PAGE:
Sudan is a very heavy feeder and good growth is dependent on nitrogen being available. Well fertilized sudangrass should be about the same deep green as well fertilized silage corn. If it is yellow due to nitrogen deficiency, yield is being sacrificed. Sudangrass planted in the late summer with a yield potential of about 12 tons needs between 125 and 150 pounds of actual nitrogen per cutting. If this is to be applied with the irrigation water, most of the nitrogen should be applied so that it is available as the plants are making rapid growth.
Sudangrass is very good at capturing nitrogen applied in pondwater. If pondwater is available, it is not only an excellent source of fertilizer for the sudangrass, but is also a good place to put pondwater so the pond can be as low as possible going into the winter.
For a rough guess at how much pondwater to apply, use the following method:
1. Take a sample of pondwater to the lab as close to the time of use as possible. It would be best to take a sample of pure pondwater as it is coming out of the pond, but this may not be possible. If sampling from the pond itself, obtain a container from the lab and attach the container to a pole. Sampling directly into the container avoids having the solids, which also contain some nitrogen, settle and remain in the dipping bucket, throwing off the analysis. Run the agitator before and during sample collection to help the pond be more uniform. Refrigerate the sample immediately and keep it cold until you deliver it to the lab.
Ask the lab for ammonium (NH4-N) and total N (TKN). Asking for nitrate (NO3-N) is not necessary. Very little of the nitrogen in the pondwater is in the nitrate form because nitrate is only formed in the presence of oxygen and anaerobic lagoons have no oxygen in them. Fertilizer or manure ammonia is converted to nitrate only after it is applied to the field.
2. Multiply ppm ammonium nitrogen (from your lab report) by 2.7 to get pounds of ammonia N in an acre foot of pond water. If your lab reported in percent, multiply percent N by 10,000 to get ppm.
.012% ammonia nitrogen x 10,000 = 120 ppm N
120 ppm N x 2.7 = 324 pounds of N in an acre foot of pond water
3. Measure your pond surface area, length times width. Divide by 43560 square feet per acre to get acre-feet of pond surface.
if your pond is 600' x 150': 600' x 150' = 90,000 sq ft.
90,000 sq ft ( 43560 sq ft per acre = 2.07 acres.
4. Multiply pounds of nitrogen in an acre foot of pond water by the number of acres in the pond to get pounds of nitrogen in a 1 foot drawdown of pondwater*.For example:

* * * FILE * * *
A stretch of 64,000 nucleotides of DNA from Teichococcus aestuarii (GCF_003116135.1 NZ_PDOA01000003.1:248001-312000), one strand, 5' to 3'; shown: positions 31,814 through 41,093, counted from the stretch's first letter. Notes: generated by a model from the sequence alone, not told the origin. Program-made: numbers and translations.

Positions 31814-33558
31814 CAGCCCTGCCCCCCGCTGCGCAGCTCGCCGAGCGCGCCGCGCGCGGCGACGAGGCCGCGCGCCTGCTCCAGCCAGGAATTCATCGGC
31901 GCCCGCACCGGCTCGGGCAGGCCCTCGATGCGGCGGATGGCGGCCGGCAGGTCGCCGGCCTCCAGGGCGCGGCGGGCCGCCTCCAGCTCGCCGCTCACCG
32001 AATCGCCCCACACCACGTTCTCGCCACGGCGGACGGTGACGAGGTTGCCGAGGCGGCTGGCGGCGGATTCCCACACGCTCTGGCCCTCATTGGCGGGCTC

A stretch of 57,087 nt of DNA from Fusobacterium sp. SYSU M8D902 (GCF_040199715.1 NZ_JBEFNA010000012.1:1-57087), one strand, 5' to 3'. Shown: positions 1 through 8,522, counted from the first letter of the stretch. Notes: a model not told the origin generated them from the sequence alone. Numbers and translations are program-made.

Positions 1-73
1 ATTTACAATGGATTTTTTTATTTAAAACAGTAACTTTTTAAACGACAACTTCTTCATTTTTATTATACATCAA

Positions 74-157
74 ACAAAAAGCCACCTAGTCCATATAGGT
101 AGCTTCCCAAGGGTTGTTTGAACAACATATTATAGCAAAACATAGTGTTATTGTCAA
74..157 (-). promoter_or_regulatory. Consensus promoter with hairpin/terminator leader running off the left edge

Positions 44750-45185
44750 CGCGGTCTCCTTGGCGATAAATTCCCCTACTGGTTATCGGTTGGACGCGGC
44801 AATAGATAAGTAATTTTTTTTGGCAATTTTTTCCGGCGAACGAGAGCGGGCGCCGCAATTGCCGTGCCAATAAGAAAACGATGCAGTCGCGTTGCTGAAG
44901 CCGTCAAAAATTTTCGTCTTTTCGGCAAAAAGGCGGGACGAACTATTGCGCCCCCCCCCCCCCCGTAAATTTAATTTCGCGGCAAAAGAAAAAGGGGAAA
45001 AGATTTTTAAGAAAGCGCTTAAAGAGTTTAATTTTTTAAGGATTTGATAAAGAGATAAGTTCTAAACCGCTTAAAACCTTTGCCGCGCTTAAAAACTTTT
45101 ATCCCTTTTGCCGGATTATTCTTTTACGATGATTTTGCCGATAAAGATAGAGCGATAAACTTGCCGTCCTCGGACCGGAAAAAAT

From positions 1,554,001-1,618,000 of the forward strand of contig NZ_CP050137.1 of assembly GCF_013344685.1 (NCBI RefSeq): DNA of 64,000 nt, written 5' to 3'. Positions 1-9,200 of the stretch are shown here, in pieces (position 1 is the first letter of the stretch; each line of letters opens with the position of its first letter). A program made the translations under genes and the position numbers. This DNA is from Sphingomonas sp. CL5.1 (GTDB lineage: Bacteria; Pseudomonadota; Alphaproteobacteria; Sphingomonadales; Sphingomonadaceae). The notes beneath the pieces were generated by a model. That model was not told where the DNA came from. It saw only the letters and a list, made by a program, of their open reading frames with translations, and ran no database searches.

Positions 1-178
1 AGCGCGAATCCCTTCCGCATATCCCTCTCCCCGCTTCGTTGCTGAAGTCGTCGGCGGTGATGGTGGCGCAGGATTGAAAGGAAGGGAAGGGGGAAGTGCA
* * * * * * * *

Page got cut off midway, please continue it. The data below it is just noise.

324 lbs N x 2.07 acres = 671 lbs ammonia nitrogen going out if you draw down the pond one foot.
If you are irrigating a 40 acre field and want to apply 75 units of nitrogen, you will need 75 x 40 or 3000 pounds of nitrogen for the whole field.
5. Divide the total nitrogen needed for the field by the amount of nitrogen in each foot of pond drawdown to get the total drawdown needed on the field.
3000 lbs N total needed ( 671 lbs N per foot of pond drawdown = 4.5 feet of pond drawdown on that 40 acre field to get 75 units of ammonia nitrogen per acre.
This method gives you what is probably a minimum application rate. Using the TKN figure will give you both the ammonium nitrogen and the nitrogen tied up in the solids, which will become available a little later. Also, it is likely that your pondwater will increase in nitrogen concentration between the time you take your sample and the time you actually irrigate.
This is admittedly a crude method of figuring nitrogen application, and would probably not be accurate enough to use on corn. However, it should be sufficient for sudan, and will help you figure if you have enough nutrients in your pondwater to avoid additional fertilizer purchases. We plan to test other methods which will make it easier to use pondwater as a nitrogen source.
Some growers are hesitant to apply enough nitrogen to sudangrass because of the danger of nitrate poisoning. In most cases, this can be avoided without having to short the crop on nitrogen. Conditions favoring toxic nitrate accumulation include:
1) excessive nitrogen fertilizer rates (the crop will be a very, very dark green),
2) cutting when less than 18 inches tall, and 3) cutting on cold, foggy mornings or immediately after a moderate frost.
If the crop is being harvested for silage, high nitrate levels should come down by about half during the ensiling process. The best way to avoid nitrate toxicity is to harvest suspect sudangrass for silage, then test after about two weeks in the pit. If the levels are still high, the silage may still be safely fed if it is blended with other appropriate feeds.
*Because the sides of a pond are sloped, the pond surface area decreases as the pond is drawn down. For a handy, customized chart of your pond capacity for each foot of drawdown, call our office and give us your pond length and width at maximum fullness, approximate pond depth, and your address or fax number.
November 5, 1999